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Schaeffer v. Gregory Village Partners, LP

United States District Court, N.D. California

January 12, 2015

RYAN SCHAEFFER, et al., Plaintiffs,
GREGORY VILLAGE PARTNERS, L.P., et al., Defendants.


JON S. TIGAR, District Judge.

Now before the Court is the parties' discovery dispute regarding the applicability of the attorney-client privilege and work-product protection to the documents listed in Gregory Village Partners, LP and VPI, Inc.'s (collectively, "Gregory Village") privilege log. See ECF No. 104. Having carefully reviewed the documents in camera and considered the arguments and evidence presented by the parties, the Court finds that certain documents identified by Gregory Village as privileged are not and orders Gregory Village to produce those documents to Plaintiffs.


A. Factual History

In June 2011, Plaintiffs brought this action against multiple defendants, seeking to remediate contamination at the site of their home. ECF No. 1-1. Gregory Village is the current owner of a property from which some of that contamination allegedly flowed. Id. at 2-4.

VPI, Inc.'s Vice President, Mary Haber, also serves as Gregory Village's in-house general counsel. Decl. of Mary Haber in Supp. of Gregory Village Br. that Communications with Tracy Craig Are Privileged, ¶¶ 1, 2 ("Haber Declaration"); ECF No. 118 at 4. According to Haber, VPI, Inc. and Gregory Village are "associated entities." Haber Decl. ¶ 1. Plaintiffs contend that it is not clear when Haber is acting in her role as general counsel as opposed to her role as a businesswoman, as she "wears multiple hats" in her work for the companies, and signs various documents pertinent to this litigation either as Vice President of VPI, Inc., as general counsel to Gregory Village, or both. ECF No. 118 at 4, 11.

In February 2009, Gregory Village hired Tracy Craig and her company, Craig Communications, as public relations consultants. ECF No. 118 at 3 & Ex. 3. At that time, the Regional Water Quality Control Board ("Board") was working with Gregory Village regarding possible contamination from its property and to determine what steps should be taken toward remediation. Id . Ex. 4. Craig and her company's official responsibilities included: (1) conducting "community research, " identifying "key contacts, " and developing a "key contact list with representative names, addresses, " etc.; (2) meeting with Gregory Village and the Board to "develop initial outreach strategy and short-term outreach goals, " and following-up to "refine key messages and project strategy"; (3) developing a one-page fact sheet summarizing "main project points to provide to elected officials and key community representatives"; (4) scheduling and attending "ten meetings with key stakeholders"; and (5) preparing a short report summarizing "community characteristics and composition, key social and community organizations, preferred methods to communicate with various segments of the community, [and] information gathered from outreach meetings and recommended outreach tasks." Id. at 3 & Ex. 3.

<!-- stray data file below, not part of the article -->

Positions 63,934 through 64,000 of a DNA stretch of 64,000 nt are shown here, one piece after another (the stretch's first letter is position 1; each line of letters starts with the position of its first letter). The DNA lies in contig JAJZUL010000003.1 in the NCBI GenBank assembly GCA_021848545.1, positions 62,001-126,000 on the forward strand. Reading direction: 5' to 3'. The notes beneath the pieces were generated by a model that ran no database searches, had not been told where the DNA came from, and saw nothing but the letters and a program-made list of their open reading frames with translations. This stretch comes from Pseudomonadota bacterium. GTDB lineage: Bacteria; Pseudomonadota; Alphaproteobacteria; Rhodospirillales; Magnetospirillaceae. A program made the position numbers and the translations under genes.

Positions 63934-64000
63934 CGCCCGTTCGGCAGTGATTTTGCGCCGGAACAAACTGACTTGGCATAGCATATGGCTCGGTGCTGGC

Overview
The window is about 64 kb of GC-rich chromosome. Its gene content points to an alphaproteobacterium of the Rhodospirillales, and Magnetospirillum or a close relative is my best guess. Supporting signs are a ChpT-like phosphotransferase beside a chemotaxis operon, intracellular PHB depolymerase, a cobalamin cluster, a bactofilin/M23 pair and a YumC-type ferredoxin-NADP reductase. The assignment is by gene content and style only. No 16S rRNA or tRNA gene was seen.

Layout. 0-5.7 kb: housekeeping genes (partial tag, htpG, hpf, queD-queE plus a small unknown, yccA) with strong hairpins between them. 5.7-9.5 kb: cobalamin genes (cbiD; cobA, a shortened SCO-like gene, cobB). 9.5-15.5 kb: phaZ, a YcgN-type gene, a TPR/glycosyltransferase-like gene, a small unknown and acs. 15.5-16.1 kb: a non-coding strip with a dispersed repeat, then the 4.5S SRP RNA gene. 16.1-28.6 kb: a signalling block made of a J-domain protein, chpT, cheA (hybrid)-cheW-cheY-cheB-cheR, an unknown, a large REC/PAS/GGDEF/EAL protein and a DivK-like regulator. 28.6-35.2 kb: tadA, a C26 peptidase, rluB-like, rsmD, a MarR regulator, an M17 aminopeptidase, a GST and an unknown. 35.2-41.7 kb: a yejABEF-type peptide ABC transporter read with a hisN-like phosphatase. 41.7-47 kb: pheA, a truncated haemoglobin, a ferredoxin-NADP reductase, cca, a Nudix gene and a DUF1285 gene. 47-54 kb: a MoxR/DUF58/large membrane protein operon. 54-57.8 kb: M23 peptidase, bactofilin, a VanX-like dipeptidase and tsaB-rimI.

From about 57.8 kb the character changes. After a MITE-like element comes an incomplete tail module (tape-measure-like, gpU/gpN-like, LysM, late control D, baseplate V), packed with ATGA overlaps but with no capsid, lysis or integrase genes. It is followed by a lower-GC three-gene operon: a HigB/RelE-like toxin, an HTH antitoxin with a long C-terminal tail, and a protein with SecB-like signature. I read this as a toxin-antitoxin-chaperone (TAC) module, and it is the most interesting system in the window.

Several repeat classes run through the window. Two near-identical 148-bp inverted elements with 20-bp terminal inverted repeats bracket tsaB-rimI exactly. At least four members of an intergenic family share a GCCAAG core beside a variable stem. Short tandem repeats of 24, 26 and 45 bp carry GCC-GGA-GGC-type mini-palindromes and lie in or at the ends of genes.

Craig participated in public meetings before the Board and the City of Pleasant Hill with Ed Firestone, an outside attorney working for Gregory Village. Haber Decl. ¶¶ 5, 20. Craig also went door-to-door in neighborhoods potentially affected by contamination from the Gregory Village property to meet neighbors and, in some cases, seek to secure access agreements to permit Gregory Village's environmental consultants to perform sampling as required by the Board. Id . She also met with neighbors, including the Plaintiffs, to persuade them to agree to the installation of depressurization systems under their homes as a mitigation measure. Id . ¶ 21.

B. Procedural History